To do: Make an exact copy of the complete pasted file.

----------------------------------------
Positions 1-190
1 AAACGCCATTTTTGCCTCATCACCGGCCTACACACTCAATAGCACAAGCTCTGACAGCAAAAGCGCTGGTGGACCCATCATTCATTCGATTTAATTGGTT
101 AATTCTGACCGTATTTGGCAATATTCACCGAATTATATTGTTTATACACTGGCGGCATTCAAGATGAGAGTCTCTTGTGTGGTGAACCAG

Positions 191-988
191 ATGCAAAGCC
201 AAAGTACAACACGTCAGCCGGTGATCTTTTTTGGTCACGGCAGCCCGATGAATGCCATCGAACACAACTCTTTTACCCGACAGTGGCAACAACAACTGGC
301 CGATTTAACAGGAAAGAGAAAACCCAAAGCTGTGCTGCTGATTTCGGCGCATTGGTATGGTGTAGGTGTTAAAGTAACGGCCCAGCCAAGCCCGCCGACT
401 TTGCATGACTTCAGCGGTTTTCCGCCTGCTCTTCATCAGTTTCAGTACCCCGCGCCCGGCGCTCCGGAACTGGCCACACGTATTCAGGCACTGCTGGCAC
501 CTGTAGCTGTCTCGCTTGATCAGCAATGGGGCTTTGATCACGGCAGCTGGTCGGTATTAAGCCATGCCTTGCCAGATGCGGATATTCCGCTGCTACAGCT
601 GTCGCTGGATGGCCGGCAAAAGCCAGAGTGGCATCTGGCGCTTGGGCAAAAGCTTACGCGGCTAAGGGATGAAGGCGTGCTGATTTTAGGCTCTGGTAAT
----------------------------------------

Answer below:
Positions 1-190
1 AAACGCCATTTTTGCCTCATCACCGGCCTACACACTCAATAGCACAAGCTCTGACAGCAAAAGCGCTGGTGGACCCATCATTCATTCGATTTAATTGGTT
101 AATTCTGACCGTATTTGGCAATATTCACCGAATTATATTGTTTATACACTGGCGGCATTCAAGATGAGAGTCTCTTGTGTGGTGAACCAG

Positions 191-988
191 ATGCAAAGCC
201 AAAGTACAACACGTCAGCCGGTGATCTTTTTTGGTCACGGCAGCCCGATGAATGCCATCGAACACAACTCTTTTACCCGACAGTGGCAACAACAACTGGC
301 CGATTTAACAGGAAAGAGAAAACCCAAAGCTGTGCTGCTGATTTCGGCGCATTGGTATGGTGTAGGTGTTAAAGTAACGGCCCAGCCAAGCCCGCCGACT
401 TTGCATGACTTCAGCGGTTTTCCGCCTGCTCTTCATCAGTTTCAGTACCCCGCGCCCGGCGCTCCGGAACTGGCCACACGTATTCAGGCACTGCTGGCAC
501 CTGTAGCTGTCTCGCTTGATCAGCAATGGGGCTTTGATCACGGCAGCTGGTCGGTATTAAGCCATGCCTTGCCAGATGCGGATATTCCGCTGCTACAGCT
601 GTCGCTGGATGGCCGGCAAAAGCCAGAGTGGCATCTGGCGCTTGGGCAAAAGCTTACGCGGCTAAGGGATGAAGGCGTGCTGATTTTAGGCTCTGGTAAT